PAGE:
Background: In 1968, Bentall proposed the artificial vessels with ascending aorta and aortic valve replacement and re-implantation of left and right coronary arteries to treat aortic disease with ascending aortic aneurysmal dilatation. Successful Bentall operation can be achieved by greater myocardial protection, no distortion and unobstructed coronary artery bypass grafting, as well as ensured anastomotic stoma.
Patients and Methods: From June 2007 to November 2013, 421 consecutive patients with a variety of cardiac pathologies underwent beating heart surgery at our institution utilizing the myocardial perfusion strategies described above. Among them, 21 cases underwent beating heart Bentall surgery, the etiology of patients was Marfan syndrome (5 patients; 23.8%), degenerative disease (2 patients; 9.5%), bicuspid aortic valve (2 patients; 9.5%), Takayasu’s arteritis (1 patient; 4.8%), and rheumatic disease in the remaining 11 patients (52.4%). Surgical Technique: Surgical procedures were performed and valve was resected, and sutured with artificial blood vessels with valve in continuous or interrupted sutures manner in aortic rings.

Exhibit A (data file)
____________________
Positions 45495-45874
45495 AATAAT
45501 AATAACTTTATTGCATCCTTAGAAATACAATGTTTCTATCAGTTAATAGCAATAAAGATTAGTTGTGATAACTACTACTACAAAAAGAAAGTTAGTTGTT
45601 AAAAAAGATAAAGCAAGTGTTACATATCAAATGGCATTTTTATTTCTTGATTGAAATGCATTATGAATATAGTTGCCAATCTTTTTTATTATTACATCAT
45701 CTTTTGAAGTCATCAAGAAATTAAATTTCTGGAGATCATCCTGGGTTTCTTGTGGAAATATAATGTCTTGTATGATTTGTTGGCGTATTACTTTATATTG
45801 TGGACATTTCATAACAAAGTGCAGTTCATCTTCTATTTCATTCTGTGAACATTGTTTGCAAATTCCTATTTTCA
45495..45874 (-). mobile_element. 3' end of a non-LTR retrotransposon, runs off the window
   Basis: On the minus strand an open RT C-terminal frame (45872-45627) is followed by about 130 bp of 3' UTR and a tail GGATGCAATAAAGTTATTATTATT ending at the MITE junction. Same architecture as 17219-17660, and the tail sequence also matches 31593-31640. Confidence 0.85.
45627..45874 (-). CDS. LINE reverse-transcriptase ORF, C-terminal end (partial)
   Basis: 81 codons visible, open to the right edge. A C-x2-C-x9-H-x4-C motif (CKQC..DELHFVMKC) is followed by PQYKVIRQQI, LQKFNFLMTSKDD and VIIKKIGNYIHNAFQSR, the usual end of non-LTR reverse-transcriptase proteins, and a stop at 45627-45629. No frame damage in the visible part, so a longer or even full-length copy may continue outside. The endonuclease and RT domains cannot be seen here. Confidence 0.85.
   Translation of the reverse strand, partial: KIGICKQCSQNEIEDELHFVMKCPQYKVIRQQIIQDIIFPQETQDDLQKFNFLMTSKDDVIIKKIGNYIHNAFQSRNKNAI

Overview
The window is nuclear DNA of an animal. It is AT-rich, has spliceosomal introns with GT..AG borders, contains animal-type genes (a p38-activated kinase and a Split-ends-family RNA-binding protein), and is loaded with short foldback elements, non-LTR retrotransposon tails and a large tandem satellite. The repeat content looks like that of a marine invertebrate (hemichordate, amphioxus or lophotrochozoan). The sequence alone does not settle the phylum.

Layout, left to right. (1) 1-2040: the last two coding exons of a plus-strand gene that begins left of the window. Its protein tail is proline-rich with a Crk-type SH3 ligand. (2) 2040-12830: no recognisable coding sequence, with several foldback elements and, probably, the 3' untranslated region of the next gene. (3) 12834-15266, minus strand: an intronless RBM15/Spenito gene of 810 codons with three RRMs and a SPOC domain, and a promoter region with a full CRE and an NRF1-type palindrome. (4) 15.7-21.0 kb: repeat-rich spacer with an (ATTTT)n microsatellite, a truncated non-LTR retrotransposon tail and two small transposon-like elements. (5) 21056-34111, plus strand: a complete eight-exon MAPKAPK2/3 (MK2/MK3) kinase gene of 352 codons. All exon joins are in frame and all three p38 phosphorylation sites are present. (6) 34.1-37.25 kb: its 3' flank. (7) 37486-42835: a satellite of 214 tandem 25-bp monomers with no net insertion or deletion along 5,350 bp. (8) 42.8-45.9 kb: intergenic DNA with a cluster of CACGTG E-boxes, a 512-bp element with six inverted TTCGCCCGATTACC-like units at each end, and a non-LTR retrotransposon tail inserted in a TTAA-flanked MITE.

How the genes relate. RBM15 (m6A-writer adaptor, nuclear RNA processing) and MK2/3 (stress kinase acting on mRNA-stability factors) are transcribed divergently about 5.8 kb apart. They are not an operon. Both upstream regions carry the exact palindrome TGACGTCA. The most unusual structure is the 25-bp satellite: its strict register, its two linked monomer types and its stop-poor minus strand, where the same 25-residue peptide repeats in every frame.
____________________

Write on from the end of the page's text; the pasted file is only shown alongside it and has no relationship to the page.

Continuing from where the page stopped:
Results: None of the patients had perioperative myocardial infarction. Major complications included low output syndrome in 1 patient (4.8%), need for prolonged mechanical ventilation in 2 (9.5%). Postoperative echocardiographic data were available for 17 of 21 patients (81.0%). 17 patients were evaluated; none of the patients had peri valvular leak or prosthetic valve dysfunction.
Conclusion: Bentall operation can improve the functional recovery and quality of life in most of the surviving patients. Outcomes obtained using warm blood retrograde coronary sinus perfusion in beating heart surgery seems to compare favorably to those of traditional cardiac arrest surgery.